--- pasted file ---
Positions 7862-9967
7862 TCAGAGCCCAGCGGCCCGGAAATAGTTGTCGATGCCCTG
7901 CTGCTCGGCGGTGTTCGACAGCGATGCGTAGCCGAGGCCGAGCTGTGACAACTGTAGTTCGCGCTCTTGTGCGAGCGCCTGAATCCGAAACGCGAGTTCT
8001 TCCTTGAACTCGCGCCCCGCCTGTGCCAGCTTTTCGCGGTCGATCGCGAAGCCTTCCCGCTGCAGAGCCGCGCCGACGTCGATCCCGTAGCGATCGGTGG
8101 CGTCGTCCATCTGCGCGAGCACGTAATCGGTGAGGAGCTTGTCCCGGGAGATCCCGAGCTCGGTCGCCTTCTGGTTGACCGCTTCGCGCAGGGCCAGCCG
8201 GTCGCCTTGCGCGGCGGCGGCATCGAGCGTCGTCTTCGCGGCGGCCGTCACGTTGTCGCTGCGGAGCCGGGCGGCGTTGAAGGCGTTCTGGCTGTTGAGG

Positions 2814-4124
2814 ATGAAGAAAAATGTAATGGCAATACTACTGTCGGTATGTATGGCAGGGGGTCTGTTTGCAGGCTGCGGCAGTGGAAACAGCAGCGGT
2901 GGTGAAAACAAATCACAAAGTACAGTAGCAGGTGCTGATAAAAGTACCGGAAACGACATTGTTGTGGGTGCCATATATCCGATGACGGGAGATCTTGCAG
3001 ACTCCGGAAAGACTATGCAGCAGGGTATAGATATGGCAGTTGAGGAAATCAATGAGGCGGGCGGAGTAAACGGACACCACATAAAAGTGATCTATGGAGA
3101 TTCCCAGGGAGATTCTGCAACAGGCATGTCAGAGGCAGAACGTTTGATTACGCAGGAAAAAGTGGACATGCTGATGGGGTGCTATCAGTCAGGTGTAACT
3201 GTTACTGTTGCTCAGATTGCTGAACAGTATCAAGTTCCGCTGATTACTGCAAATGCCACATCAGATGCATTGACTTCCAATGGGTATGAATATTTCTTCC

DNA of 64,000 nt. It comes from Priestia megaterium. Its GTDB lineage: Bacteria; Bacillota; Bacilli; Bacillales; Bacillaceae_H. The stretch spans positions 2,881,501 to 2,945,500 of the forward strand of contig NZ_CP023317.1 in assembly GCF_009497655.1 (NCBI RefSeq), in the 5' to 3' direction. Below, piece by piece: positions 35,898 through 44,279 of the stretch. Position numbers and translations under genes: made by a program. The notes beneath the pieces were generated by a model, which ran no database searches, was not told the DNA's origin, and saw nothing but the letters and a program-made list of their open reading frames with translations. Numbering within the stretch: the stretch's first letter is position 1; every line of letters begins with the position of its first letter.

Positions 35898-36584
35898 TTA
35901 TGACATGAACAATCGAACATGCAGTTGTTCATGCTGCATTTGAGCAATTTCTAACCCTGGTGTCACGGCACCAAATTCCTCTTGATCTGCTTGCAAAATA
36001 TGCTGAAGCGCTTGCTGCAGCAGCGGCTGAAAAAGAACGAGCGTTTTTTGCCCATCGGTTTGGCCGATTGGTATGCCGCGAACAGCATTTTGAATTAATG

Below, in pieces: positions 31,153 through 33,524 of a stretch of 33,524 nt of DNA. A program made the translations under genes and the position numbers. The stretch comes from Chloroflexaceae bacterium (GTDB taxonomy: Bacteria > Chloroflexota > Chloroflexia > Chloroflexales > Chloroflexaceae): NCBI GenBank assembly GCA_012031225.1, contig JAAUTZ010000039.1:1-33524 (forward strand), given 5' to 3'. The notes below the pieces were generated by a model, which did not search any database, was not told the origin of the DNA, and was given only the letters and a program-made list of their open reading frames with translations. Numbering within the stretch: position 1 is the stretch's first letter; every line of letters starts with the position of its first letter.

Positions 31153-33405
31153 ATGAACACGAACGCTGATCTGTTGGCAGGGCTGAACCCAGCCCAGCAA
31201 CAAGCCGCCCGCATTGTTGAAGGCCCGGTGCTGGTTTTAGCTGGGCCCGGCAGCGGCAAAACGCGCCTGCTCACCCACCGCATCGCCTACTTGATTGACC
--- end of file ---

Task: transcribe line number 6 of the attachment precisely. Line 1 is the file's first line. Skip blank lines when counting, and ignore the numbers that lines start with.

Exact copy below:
8201 GTCGCCTTGCGCGGCGGCGGCATCGAGCGTCGTCTTCGCGGCGGCCGTCACGTTGTCGCTGCGGAGCCGGGCGGCGTTGAAGGCGTTCTGGCTGTTGAGG